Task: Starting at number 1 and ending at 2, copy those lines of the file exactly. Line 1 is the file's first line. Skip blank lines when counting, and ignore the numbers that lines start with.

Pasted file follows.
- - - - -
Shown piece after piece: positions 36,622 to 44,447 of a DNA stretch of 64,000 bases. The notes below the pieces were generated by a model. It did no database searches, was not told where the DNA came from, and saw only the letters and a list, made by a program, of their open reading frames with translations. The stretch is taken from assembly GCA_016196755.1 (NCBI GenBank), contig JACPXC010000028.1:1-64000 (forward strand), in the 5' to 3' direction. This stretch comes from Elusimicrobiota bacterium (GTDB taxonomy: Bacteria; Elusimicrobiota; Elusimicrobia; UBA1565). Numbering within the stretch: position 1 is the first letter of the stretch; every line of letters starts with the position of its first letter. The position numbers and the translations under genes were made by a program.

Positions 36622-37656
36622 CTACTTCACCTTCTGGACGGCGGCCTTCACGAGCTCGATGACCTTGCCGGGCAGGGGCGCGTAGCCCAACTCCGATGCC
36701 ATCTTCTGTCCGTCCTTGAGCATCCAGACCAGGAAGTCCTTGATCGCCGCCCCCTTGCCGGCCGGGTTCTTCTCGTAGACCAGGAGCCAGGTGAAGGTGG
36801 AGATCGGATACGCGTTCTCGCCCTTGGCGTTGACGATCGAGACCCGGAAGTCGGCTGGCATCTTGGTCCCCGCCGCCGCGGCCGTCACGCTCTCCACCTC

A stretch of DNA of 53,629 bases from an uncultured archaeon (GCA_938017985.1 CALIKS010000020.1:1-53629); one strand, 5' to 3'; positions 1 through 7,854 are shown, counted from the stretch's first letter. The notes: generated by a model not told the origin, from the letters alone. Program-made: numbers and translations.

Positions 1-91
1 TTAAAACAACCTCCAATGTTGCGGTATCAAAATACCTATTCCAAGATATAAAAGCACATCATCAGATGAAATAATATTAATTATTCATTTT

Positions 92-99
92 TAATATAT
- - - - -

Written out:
Shown piece after piece: positions 36,622 to 44,447 of a DNA stretch of 64,000 bases. The notes below the pieces were generated by a model. It did no database searches, was not told where the DNA came from, and saw only the letters and a list, made by a program, of their open reading frames with translations. The stretch is taken from assembly GCA_016196755.1 (NCBI GenBank), contig JACPXC010000028.1:1-64000 (forward strand), in the 5' to 3' direction. This stretch comes from Elusimicrobiota bacterium (GTDB taxonomy: Bacteria; Elusimicrobiota; Elusimicrobia; UBA1565). Numbering within the stretch: position 1 is the first letter of the stretch; every line of letters starts with the position of its first letter. The position numbers and the translations under genes were made by a program.

Positions 36622-37656